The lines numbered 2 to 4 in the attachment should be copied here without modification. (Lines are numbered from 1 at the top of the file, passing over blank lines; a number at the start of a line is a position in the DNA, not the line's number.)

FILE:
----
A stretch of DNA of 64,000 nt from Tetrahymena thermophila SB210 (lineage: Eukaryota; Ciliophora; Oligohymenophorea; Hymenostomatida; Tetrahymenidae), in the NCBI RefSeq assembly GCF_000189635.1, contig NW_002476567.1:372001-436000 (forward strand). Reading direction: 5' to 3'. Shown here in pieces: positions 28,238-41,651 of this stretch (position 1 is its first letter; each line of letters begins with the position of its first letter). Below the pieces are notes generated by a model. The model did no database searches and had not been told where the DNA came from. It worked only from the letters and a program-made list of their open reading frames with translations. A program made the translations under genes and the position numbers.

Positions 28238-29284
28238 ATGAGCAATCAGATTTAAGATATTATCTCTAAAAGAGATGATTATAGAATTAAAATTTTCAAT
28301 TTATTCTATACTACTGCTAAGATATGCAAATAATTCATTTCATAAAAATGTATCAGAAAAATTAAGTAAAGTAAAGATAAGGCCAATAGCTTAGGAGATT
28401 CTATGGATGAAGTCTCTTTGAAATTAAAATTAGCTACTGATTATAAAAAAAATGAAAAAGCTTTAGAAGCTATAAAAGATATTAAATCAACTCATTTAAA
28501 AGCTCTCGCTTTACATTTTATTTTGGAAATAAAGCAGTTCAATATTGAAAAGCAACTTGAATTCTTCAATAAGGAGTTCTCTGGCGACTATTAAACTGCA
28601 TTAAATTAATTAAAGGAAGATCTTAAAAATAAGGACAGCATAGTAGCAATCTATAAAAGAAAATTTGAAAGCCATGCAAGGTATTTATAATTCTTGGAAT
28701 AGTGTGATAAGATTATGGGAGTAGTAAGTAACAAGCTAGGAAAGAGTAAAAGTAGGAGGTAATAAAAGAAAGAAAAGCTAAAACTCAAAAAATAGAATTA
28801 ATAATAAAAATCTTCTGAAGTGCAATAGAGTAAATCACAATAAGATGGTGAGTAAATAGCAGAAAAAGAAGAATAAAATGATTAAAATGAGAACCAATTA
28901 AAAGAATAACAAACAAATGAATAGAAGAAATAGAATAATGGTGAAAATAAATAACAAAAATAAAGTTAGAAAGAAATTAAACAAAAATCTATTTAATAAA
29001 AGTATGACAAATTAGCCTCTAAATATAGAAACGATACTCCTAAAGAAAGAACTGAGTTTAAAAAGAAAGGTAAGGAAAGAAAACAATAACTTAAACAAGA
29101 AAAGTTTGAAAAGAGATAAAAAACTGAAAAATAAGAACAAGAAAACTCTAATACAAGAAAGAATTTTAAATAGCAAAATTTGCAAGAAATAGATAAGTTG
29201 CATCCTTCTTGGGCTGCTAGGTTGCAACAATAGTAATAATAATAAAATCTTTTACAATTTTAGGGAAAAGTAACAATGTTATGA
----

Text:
Positions 28238-29284
28238 ATGAGCAATCAGATTTAAGATATTATCTCTAAAAGAGATGATTATAGAATTAAAATTTTCAAT
28301 TTATTCTATACTACTGCTAAGATATGCAAATAATTCATTTCATAAAAATGTATCAGAAAAATTAAGTAAAGTAAAGATAAGGCCAATAGCTTAGGAGATT